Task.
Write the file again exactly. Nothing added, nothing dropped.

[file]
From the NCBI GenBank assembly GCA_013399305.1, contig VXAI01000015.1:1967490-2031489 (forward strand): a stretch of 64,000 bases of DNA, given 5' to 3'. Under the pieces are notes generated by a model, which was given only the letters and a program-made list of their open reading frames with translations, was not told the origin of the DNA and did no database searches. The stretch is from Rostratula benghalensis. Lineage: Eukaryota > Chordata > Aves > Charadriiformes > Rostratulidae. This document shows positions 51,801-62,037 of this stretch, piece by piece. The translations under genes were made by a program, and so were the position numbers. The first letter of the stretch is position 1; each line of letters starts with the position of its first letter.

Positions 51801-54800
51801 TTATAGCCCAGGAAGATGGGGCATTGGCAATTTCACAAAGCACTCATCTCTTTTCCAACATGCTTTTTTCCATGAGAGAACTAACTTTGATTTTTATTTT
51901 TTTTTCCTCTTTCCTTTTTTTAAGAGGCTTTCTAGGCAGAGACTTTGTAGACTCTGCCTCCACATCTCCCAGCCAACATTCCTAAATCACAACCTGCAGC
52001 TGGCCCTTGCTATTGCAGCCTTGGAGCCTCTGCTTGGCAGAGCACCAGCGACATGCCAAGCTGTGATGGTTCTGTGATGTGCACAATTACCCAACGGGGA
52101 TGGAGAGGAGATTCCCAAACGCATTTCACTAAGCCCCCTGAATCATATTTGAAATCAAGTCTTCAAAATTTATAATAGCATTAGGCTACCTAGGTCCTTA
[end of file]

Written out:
From the NCBI GenBank assembly GCA_013399305.1, contig VXAI01000015.1:1967490-2031489 (forward strand): a stretch of 64,000 bases of DNA, given 5' to 3'. Under the pieces are notes generated by a model, which was given only the letters and a program-made list of their open reading frames with translations, was not told the origin of the DNA and did no database searches. The stretch is from Rostratula benghalensis. Lineage: Eukaryota > Chordata > Aves > Charadriiformes > Rostratulidae. This document shows positions 51,801-62,037 of this stretch, piece by piece. The translations under genes were made by a program, and so were the position numbers. The first letter of the stretch is position 1; each line of letters starts with the position of its first letter.

Positions 51801-54800
51801 TTATAGCCCAGGAAGATGGGGCATTGGCAATTTCACAAAGCACTCATCTCTTTTCCAACATGCTTTTTTCCATGAGAGAACTAACTTTGATTTTTATTTT
51901 TTTTTCCTCTTTCCTTTTTTTAAGAGGCTTTCTAGGCAGAGACTTTGTAGACTCTGCCTCCACATCTCCCAGCCAACATTCCTAAATCACAACCTGCAGC
52001 TGGCCCTTGCTATTGCAGCCTTGGAGCCTCTGCTTGGCAGAGCACCAGCGACATGCCAAGCTGTGATGGTTCTGTGATGTGCACAATTACCCAACGGGGA
52101 TGGAGAGGAGATTCCCAAACGCATTTCACTAAGCCCCCTGAATCATATTTGAAATCAAGTCTTCAAAATTTATAATAGCATTAGGCTACCTAGGTCCTTA